Behind the Main: The Key Parts of Your Municipal Water System
If your house gets its water from a well and has a septic tank, then it’s easy to see how your water system works. However, the majority of people get their water from a city or municipal water system, and there’s a lot that goes on before the water gets to your water main and after it goes out your drains.
This could be a reservoir, or an underground aquifer. The water has to come from somewhere, and most systems are set up to pull it from a source that doubles as storage to make sure they have enough during a dry spell. The water from the source can travel into the system a number of different ways, including underground pipes, covered tunnels, or open-air aqueducts.
If you’ve ever gone swimming in a reservoir or hiking near a river, you probably have a good idea why you shouldn’t drink the water without filtering or purifying it first. In addition to the microscopic threats such as bacteria and viruses, there’s plenty of much more obvious problems, like suspended dirt, plant matter, and substances like gasoline from boats.
To make sure the water is drinkable, it goes through three stages. Clarification removes the large items, filtration removes the smaller particles, and disinfection kills bacteria and viruses.
If you want the water to go anywhere, it’s got to have some force to get it through the pipes, and that force is pressure. Pumps and compressed air apply that pressure directly, and several of these pumping stations will be scattered through the distribution system. For systems that only use pumps or compressed air, treated water is usually stored at the treatment plant.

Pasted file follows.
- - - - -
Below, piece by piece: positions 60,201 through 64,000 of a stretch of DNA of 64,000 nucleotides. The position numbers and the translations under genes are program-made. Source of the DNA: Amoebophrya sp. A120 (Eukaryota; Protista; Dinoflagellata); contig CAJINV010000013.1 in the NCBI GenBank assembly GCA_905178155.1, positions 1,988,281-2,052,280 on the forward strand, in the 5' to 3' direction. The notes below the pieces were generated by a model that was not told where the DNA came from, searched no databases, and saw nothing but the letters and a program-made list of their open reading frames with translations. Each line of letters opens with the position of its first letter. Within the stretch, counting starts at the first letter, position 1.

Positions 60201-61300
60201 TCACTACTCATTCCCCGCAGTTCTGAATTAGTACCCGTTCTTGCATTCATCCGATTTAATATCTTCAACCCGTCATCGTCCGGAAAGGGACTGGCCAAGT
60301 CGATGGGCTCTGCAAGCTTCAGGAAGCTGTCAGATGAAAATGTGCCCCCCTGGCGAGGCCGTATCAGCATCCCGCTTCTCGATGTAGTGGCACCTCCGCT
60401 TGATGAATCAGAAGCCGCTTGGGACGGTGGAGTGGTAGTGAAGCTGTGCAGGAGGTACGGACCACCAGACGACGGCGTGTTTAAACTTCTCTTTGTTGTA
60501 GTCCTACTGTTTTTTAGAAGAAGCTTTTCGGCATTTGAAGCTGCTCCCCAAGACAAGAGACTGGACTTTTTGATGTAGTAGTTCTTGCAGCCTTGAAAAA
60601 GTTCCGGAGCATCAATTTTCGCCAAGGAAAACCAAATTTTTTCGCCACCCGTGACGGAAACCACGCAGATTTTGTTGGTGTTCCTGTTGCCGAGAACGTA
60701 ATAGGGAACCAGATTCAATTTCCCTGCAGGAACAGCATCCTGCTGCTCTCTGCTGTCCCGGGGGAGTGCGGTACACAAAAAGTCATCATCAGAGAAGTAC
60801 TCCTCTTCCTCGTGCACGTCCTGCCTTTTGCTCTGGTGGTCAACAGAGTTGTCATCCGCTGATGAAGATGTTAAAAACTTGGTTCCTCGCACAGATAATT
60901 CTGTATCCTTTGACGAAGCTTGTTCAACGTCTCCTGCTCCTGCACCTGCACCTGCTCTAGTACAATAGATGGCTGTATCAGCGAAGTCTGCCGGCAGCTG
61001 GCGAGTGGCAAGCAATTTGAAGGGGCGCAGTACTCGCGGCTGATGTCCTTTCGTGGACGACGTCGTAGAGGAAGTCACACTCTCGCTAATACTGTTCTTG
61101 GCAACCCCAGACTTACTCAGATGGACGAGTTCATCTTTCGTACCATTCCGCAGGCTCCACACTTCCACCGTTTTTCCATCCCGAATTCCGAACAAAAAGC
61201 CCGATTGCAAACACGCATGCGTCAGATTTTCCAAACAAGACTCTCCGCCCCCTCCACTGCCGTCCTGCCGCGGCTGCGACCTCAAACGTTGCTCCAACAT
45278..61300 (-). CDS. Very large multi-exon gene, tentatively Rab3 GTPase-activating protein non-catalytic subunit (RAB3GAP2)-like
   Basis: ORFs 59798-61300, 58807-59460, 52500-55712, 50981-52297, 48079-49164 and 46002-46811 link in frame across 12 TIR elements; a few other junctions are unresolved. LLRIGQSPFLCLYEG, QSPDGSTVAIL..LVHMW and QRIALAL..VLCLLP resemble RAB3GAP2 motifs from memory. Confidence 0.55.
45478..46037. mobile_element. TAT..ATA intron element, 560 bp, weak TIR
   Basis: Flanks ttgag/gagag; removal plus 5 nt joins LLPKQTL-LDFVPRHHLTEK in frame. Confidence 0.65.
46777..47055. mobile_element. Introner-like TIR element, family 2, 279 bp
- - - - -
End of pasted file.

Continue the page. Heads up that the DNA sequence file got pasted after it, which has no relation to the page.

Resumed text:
Water towers combine storage and pressurization in a single location. The tank of the tower provides storage for treated water until it’s need. The weight of all that water pushes water down the pipes, creating water pressure throughout the system.
A network of water mains spread out from the storage and pressurization locations. If the water gets too far away, additional pumping stations are added to keep the pressure up. These are the mains that run down streets, then branch out to buildings. Once the main hookup hits your property line, it becomes your responsibility for maintenance and upkeep.
The opposite of your water main hookup is your sewer main hookup, which gathers all of the wastewater from your house and directs it to the sewers. Unlike the water mains, these aren’t pressurized. Instead, they’re sloped to keep the waste moving, and occasionally have pumping stations that pull the sewage up to a higher level.
The final stage of any water system is the sewage treatment plant. These follow regulations and guidelines set by organizations like the World Health Organization and the EPA to make sure that anything harmful to human health or the environment is removed before the water is released back into the water cycle.